Backstage, too, was another world. There were showers, proper loos – not stinking pits dug in the ground – and there were rock stars. In a Glastonbury that was still more crusty than corporate, we repeatedly bumped into The Levellers, their partners and their dreadlocked children. Rather than the flashy tour buses parked around them, they inhabited a beaten up old van. They sat on the roof and banged their army-booted feet in time with the music.

It was the year of Shakespears Sister's massive hit with Stay. Marcella Detroit had the voice of an angel, while the former Bananarama babe Siobhan Fahey looked brittle, demanded champagne and hid in the corner of the field with a friend because she didn’t want her stage make-up done. Boys threw boxer shorts at Tom Jones. Peter Gabriel wore shorts and disappointed my friend who had a long-running crush on him. “Oh,” she said sadly, “he’s got old man’s knees.” Van Morrison looked sour and refused to let anyone take his photograph.

My moment of awe came when I spotted Lou Reed. I knew if I didn’t speak to him, I would regret it for the rest of my life. Dressed in a khaki jacket, jeans and carrying a bottle of water under his arm, he didn’t look particularly dangerous. But his drawl was just how I imagined. He fleetingly touched my arm when he took the pen to sign his autograph. I didn’t wash it for the rest of the weekend. “Can I have an autograph for my boyfriend, too?” I asked, “Then he’ll love me for ever.” Lou obliged; my boyfriend, alas, did not.

Wednesday, June 20, 2007

When in Rome

The novels of Daphne du Maurier have long instilled in me a fascination with Cornwall; in idle moments of fantasy, I think how lovely it would be to live there. But I have no connections with Cornwall other than a romantic notion of what it would be like: I have never even been there.

Everywhere I have moved has been for a reason – usually because I have a new job to go to. That’s why I am confused by the sheer numbers of Londoners who are deciding, seemingly on a whim, to decamp – or as they put it, ‘downsize’ - to the rural idyll, often by sticking a pin in a map and thinking “That looks nice”.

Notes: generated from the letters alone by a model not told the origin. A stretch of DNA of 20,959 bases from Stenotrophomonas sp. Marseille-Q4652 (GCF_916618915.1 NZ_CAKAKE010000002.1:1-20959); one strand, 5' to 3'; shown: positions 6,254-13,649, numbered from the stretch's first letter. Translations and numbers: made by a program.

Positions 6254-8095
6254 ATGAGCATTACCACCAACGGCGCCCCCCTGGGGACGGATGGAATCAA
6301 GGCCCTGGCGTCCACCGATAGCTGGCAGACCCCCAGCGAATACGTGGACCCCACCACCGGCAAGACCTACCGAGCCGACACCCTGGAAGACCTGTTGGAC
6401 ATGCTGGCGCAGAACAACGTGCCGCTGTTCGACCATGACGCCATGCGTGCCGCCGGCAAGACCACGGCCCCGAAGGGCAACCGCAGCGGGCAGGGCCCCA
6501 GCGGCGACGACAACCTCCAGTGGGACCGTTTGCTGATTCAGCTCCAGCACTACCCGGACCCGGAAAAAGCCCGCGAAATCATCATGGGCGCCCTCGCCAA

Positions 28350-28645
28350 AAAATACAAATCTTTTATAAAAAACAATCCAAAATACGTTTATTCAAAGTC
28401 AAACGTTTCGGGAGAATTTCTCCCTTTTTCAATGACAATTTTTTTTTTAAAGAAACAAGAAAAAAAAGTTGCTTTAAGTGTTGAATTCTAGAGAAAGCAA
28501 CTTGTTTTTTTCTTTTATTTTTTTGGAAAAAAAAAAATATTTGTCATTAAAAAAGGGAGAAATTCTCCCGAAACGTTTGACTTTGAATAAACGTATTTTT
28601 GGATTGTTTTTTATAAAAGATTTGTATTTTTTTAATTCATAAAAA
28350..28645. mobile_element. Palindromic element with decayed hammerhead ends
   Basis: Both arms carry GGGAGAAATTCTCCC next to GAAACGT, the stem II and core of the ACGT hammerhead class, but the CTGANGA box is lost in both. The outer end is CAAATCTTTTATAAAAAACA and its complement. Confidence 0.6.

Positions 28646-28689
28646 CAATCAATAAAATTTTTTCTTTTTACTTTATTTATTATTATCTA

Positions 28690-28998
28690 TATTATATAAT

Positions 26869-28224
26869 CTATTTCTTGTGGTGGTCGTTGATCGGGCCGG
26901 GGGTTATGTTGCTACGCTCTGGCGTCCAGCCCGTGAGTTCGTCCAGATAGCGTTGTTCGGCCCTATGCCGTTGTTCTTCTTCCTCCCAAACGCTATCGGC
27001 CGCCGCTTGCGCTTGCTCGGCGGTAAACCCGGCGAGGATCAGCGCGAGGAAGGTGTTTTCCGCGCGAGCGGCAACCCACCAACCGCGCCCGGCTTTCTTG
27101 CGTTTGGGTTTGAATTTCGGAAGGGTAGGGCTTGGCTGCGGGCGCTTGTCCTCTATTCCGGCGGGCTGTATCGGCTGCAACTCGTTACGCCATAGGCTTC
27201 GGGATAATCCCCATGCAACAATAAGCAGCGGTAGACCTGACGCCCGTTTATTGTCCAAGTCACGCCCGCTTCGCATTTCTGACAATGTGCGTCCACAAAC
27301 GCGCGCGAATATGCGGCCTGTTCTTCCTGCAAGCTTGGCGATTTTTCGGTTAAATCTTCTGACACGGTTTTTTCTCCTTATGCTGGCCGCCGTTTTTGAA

One of them is having a good old moan in the Daily Mail today about the countryside and country people. Kate Mulvey, who quit London for the Cotswolds, reckons around 115,000 people are leaving the city for a similar rural idyll every year. But if she’s to be believed, people like her who don’t fit in are “stigmatised and even cast out” by “dowdy” “bigoted” “hectoring and pushy” and “very nosy” country types, who all wear dirndl skirts and Alice bands.

Single, divorced or childless (I prefer the word childfree) women, she claims, were viewed with suspicion as potential husband-stealers and were therefore to be avoided. That’s not something I’ve noticed in my village I have to say; it’s not something that has happened to 30-something, single and childfree me.

According to Kate, conversation stopped when she walked into the pub. “In London, you could walk into a pub half-naked and people would look at you for barely a split second,” she writes. Maybe Londoners are more self-centred and not really interested in other people? Perhaps if Kate and her ilk were less self-obsessed, they would find life in the countryside a little easier.

When I left the country for the first time at the age of 18 to go to university, I realised very quickly that the town was not suddenly going to bend and start doing things my country ways. I was the newcomer; I had to learn the ways of the place I had chosen to move to. I learned that I didn’t leave my door unlocked, that I didn’t walk down the street in at twilight with my Walkman clamped to my head, indeed, that it wasn’t wise to walk home by myself late at night in the dark.

Whenever I have moved to a new job, I have adapted to the culture of that workplace. I have not subverted my character – and God knows, I have a strong character and plenty of opinions which I am wont to voice - but I have not forced ‘my way’ upon people and places that have been doing things ‘their way’ for a lot longer. True, I have not liked everyone I have encountered, but I have always made friends wherever I have gone.

When city people stop thinking that the countryside is an Archers theme park and stop trying to make everyone else behave like displaced Islingtonites, then perhaps they’ll be happier. There is a reason the phrase ‘when in Rome’ has been in common parlance for so long.